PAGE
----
“When we talk about reconciliation, it is about inter- and multi-generational healing.”
In the backyard of her childhood home, Shayla Stonechild’s grandfather, Ray Oulette, unearthed an arrowhead pendant.
He would wear the treasure as a necklace for the remainder of his life, and when he passed earlier this year, the pendant was handed down to one of Stonechild’s brothers. In return, she promised her grandfather she would make another.
Come March, the Indigenous advocate partnered with Edmonton-headquartered designer Paris Jewellers for a limited edition Arrowhead necklace.
The collab sold out, with 100 per cent of the net proceeds (totaling more than $31,500) donated to Matriarch Movement, the nonprofit organization Stonechild founded to shift the mainstream narrative around Indigenous women.
Thanks to the success of the first drop, Shayla Stonechild and Paris Jewellers have partnered once again.
The new collection consists of a 21 inch sterling silver necklace ($149) and a pair of earrings ($129), available in both sterling silver and 10kt solid yellow gold-plated sterling silver. Both pieces feature an arrowhead pendant (removable on the earrings to create a classic hoop) with three diamonds.
As with the first Arrowhead necklace, Paris Jewellers will donate the proceeds to Matriarch Movement. And with the extension of the partnership (and another with Lululemon), the organization is in the planning and production phase for its first virtual Indigenous wellness series, set to launch in 2022.
“The arrowhead represents ties to my lineage along with protection, strength and moving forward,” Stonechild says. “As we move into 2022, it is important that we acknowledge our own lineages and the various histories of Canada and how they relate to Indigenous people. We must move forward and act in good relations with one another.”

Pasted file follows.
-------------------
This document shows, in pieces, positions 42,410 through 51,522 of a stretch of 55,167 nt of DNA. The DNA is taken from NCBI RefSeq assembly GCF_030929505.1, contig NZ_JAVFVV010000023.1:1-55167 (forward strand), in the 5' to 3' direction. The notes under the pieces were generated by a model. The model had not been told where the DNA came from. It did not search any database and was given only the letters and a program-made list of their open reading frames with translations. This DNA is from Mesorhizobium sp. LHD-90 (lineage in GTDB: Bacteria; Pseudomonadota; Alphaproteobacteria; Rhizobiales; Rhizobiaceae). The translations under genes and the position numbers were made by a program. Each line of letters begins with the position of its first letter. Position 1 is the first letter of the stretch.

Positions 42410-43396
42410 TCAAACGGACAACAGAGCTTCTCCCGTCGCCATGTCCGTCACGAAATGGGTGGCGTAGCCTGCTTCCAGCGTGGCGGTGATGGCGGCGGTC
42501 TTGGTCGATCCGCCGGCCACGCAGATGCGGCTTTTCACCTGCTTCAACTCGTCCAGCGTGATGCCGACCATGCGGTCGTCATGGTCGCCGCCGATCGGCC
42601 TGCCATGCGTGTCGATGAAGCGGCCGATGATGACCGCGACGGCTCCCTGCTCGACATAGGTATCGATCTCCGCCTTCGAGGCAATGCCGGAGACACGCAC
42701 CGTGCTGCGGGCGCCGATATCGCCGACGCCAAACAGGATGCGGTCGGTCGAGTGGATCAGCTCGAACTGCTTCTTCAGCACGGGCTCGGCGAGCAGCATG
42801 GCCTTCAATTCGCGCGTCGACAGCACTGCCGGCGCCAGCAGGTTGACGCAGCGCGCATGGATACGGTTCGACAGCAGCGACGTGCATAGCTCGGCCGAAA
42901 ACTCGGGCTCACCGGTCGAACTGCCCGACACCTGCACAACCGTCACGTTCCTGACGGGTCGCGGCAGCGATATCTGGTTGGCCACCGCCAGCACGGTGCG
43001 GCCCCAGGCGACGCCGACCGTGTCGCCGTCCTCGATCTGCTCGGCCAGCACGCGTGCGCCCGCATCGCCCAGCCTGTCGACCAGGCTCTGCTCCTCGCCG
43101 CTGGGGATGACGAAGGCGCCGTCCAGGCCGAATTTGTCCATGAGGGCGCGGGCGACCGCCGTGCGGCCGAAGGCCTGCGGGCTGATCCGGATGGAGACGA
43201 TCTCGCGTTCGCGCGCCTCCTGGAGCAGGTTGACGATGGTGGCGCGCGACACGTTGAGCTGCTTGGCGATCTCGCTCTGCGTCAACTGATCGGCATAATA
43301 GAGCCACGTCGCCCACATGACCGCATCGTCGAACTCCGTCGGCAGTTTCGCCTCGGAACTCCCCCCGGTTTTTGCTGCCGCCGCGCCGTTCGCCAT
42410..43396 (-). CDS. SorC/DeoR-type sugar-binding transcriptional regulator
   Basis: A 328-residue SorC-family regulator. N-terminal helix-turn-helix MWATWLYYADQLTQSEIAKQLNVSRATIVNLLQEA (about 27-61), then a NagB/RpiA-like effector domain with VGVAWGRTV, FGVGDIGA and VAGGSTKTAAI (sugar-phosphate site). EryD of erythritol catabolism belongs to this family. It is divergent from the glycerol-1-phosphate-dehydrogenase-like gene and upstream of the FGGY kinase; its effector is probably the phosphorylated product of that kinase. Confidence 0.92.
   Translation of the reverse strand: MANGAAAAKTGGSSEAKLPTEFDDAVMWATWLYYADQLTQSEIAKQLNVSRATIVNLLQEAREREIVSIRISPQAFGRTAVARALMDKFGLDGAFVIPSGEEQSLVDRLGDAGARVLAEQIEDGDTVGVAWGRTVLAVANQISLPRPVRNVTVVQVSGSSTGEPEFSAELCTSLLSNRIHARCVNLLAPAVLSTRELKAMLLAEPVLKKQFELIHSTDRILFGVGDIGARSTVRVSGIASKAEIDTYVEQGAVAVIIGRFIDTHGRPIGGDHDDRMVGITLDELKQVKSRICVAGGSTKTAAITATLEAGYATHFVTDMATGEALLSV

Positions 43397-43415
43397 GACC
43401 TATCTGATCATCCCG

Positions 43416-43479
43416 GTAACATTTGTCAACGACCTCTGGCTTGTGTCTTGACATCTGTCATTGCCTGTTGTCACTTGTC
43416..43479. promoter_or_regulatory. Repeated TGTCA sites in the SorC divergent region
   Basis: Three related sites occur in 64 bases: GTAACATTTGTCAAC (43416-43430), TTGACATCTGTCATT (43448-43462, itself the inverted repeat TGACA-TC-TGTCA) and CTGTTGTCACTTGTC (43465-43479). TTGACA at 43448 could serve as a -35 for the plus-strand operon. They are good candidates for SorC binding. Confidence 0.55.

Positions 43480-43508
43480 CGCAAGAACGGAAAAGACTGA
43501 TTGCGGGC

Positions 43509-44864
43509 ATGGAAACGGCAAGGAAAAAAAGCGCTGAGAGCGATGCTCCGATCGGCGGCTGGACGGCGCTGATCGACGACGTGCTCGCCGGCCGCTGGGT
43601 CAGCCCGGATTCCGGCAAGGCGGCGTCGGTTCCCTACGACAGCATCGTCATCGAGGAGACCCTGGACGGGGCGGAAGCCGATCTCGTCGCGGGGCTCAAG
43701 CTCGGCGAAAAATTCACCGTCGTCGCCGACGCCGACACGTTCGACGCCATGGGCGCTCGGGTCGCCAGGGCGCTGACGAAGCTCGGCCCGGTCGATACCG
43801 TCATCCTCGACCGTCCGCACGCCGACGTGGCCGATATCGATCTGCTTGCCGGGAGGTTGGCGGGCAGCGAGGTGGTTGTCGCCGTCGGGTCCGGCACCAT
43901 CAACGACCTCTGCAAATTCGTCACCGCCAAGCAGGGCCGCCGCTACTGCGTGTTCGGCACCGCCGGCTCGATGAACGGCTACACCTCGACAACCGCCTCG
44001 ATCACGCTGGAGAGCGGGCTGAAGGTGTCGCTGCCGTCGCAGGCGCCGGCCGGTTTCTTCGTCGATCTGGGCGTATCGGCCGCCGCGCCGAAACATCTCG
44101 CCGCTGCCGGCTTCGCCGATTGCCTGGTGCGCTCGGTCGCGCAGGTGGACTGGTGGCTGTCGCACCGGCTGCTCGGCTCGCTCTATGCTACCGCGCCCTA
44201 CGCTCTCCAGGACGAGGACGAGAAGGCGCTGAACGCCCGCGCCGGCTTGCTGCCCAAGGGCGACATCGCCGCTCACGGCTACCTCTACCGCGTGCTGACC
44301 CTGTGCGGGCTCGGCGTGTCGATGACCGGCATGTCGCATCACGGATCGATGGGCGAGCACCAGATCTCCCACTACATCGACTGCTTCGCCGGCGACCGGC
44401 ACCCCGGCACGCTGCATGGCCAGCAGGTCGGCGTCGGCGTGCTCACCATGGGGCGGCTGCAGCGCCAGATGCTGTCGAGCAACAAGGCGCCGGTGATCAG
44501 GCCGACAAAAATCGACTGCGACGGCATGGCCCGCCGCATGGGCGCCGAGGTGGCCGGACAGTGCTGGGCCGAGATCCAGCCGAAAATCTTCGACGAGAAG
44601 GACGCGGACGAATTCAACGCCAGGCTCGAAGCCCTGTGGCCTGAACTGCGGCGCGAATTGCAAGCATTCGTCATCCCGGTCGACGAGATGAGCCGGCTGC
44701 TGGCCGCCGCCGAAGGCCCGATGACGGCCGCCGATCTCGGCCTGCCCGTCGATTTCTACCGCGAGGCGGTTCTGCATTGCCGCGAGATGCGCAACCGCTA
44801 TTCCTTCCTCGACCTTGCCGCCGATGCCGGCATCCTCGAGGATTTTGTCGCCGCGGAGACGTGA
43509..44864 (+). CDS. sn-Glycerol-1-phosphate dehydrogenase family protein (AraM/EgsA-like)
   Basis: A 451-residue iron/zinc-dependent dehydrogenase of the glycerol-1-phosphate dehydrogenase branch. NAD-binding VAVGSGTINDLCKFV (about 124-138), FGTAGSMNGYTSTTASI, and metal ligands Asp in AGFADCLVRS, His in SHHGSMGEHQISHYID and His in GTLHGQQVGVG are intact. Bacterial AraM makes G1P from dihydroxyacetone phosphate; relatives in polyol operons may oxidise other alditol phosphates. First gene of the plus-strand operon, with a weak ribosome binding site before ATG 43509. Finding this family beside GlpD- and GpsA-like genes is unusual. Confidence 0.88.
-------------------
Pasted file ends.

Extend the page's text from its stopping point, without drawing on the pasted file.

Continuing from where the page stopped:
The partnership with Shayla Stonechild is a natural fit Paris Jewellers, co-owned by sisters Chau Lui and Trang Wong. “As a family that immigrated from Vietnam, we are proud of our heritage and our humble beginnings,” Lui says. “We are also a women-owned business with a workforce of 90% women. That is why we are so passionate about bravely sharing our stories and creating the change we wish to see in the world.”
FASHION connected with Lui and Stonechild about the new collection, the power of personal style and reconciliation.
- 1 Could you discuss the making of the Paris Jewellers x Shayla Stonechild arrowhead pendant and its symbolism?
- 2 How will the proceeds be used to fund various workshops, resources and other initiatives?
- 3 How did you balance masculine and feminine energies for this collection?
- 4 What compelled you to partner with Paris Jewellers for another collection?
- 5 What does healing and reconciliation mean for the Matriarch Movement, and yourself, as we look ahead to 2022?
- 6 How do you see jewellery, personal style and identity as being intertwined?
Could you discuss the making of the Paris Jewellers x Shayla Stonechild arrowhead pendant and its symbolism?
Chau Lui: “I spoke to Shayla about how she wanted people to feel when they wore the piece…After that, I got to work by putting the ideas together and starting to sketch. It was important to include three diamonds in the necklace to represent our past, present and future; to acknowledge the past, which is what got us to the present, and to be intentional about the changes that we make now, in order to create the future we want for our communities. Once I had the initial designs, I shared them with Shayla and she loved each piece.”
How will the proceeds be used to fund various workshops, resources and other initiatives?